Niall Hampton
Editor

See other Advice articles filed in ‘Electrics’ written by Niall Hampton
   
THE TRAILER VISION reversing camera system features a colour camera and monitor, and it is also wireless. This means that it's extremely easy to instal, as I found out when I fitted one to our Sprite Alpine project caravan.

It operates on either 12V or 24V, and has two further advantages – being wireless means that it is interference-free, and it can also be easily transferred between vehicles.

THE TRAILER VISION reversing camera system features a colour camera and monitor, and it is also wireless. This means that it's extremely easy to instal, as I found out when I fitted one to our Sprite Alpine project caravan.

 

It operates on either 12V or 24V, and has two further advantages – being wireless means that it is interference-free, and it can also be easily transferred between vehicles.

 

Tools and materials

Cordless drill; 3mm pilot drill; 12mm drill; 20mm dia hole cutter, bradawl; screwdrivers; hammer; cable clips; tywraps; non-setting bedding mastic; turps substitute; 12V 17A yellow and black cable (NB: Although the system doesn’t require 17A, I used cables of this size to minimise the voltage drop).

 

Warning

Fitting the Trailer Vision involves very simple electrical work well within the capabilities of anyone competent at DIY. However, if you have any doubts about your ability to undertake this work, seek professional assistance.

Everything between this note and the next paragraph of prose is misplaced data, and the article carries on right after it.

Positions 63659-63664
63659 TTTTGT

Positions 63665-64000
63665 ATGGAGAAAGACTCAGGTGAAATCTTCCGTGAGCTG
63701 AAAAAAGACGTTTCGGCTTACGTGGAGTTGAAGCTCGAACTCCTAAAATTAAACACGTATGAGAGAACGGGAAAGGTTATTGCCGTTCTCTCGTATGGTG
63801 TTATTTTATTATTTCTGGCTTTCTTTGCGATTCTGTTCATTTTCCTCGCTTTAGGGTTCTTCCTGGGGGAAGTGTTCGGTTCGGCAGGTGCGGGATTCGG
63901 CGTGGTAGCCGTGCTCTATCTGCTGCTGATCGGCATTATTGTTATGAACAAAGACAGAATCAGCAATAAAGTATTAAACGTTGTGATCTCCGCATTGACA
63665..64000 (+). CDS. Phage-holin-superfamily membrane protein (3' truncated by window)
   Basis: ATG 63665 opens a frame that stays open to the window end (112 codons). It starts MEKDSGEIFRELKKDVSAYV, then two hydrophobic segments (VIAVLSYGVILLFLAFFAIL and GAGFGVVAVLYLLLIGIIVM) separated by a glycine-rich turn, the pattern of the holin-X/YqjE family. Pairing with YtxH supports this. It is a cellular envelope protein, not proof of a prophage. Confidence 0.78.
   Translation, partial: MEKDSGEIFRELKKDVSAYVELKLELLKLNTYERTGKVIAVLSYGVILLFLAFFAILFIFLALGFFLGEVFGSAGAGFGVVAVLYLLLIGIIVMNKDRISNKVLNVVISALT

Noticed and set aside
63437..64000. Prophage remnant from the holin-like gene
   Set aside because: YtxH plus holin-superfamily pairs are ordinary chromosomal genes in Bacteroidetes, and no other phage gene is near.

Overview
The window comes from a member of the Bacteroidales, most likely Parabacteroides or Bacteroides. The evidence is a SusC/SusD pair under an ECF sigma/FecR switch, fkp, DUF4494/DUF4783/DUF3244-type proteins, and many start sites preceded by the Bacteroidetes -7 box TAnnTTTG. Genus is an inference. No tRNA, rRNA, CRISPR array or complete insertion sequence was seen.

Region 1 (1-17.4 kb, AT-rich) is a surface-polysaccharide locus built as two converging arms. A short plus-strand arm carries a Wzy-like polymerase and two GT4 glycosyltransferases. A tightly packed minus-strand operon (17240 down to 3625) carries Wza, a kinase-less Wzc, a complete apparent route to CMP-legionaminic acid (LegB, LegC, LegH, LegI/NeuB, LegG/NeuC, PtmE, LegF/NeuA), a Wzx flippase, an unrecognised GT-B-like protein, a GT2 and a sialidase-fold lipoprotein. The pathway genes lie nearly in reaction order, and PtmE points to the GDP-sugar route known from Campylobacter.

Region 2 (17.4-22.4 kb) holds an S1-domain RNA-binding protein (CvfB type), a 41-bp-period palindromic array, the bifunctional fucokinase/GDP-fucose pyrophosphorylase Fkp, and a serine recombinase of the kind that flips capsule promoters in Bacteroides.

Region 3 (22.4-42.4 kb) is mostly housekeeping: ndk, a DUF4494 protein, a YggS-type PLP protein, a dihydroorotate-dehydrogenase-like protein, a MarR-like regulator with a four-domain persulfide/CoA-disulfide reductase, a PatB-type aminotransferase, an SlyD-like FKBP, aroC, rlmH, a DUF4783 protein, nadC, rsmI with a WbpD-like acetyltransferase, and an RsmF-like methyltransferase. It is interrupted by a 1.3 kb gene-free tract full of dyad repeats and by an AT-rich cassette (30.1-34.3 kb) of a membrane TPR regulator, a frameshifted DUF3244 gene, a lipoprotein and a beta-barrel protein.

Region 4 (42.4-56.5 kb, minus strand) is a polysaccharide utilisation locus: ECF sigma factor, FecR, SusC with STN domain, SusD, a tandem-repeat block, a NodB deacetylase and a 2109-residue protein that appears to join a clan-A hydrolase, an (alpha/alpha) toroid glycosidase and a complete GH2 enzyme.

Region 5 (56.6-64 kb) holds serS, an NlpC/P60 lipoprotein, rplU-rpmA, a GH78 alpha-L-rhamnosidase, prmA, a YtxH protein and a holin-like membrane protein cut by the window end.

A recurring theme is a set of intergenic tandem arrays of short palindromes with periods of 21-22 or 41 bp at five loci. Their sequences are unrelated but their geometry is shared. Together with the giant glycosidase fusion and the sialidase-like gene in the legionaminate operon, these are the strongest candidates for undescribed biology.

STEP 1

The monitor now shows the view from behind the caravanThe Trailer Vision kit comprises the camera and mounting bracket, the colour monitor, 12/24V lead, various mounts for the monitor, and all the necessary screws.

 

 

 

STEP 2

The monitor now shows the view from behind the caravanBefore starting the installation I undid the 12S plug on the caravan to confirm that there was a yellow cable connected to tube 1. After reassembling the plug I traced the cable to a terminal block under the caravan.

 

 

STEP 3

The monitor now shows the view from behind the caravanHaving removed the cover protecting the terminal block from the elements, I saw that the yellow cable was connected to the second terminal from the top and the negative – white sheath – was connected to the second terminal from bottom.

 

 

STEP 4

The monitor now shows the view from behind the caravanInside the caravan there was a shelf fitted above the rear window. This meant that I would be able to run the camera’s cable unobtrusively along the back of the shelf to the rear nearside corner of the caravan.

 

 

STEP 5

The monitor now shows the view from behind the caravanBefore fitting the camera bracket I spent time calculating how high it would have to be above the window to allow the cable from the camera to pass through into the caravan just below the shelf. I then used my bradawl to pierce holes in the aluminium for the three screws. Before inserting them I filled the holes with non setting bedding mastic.

 

STEP 6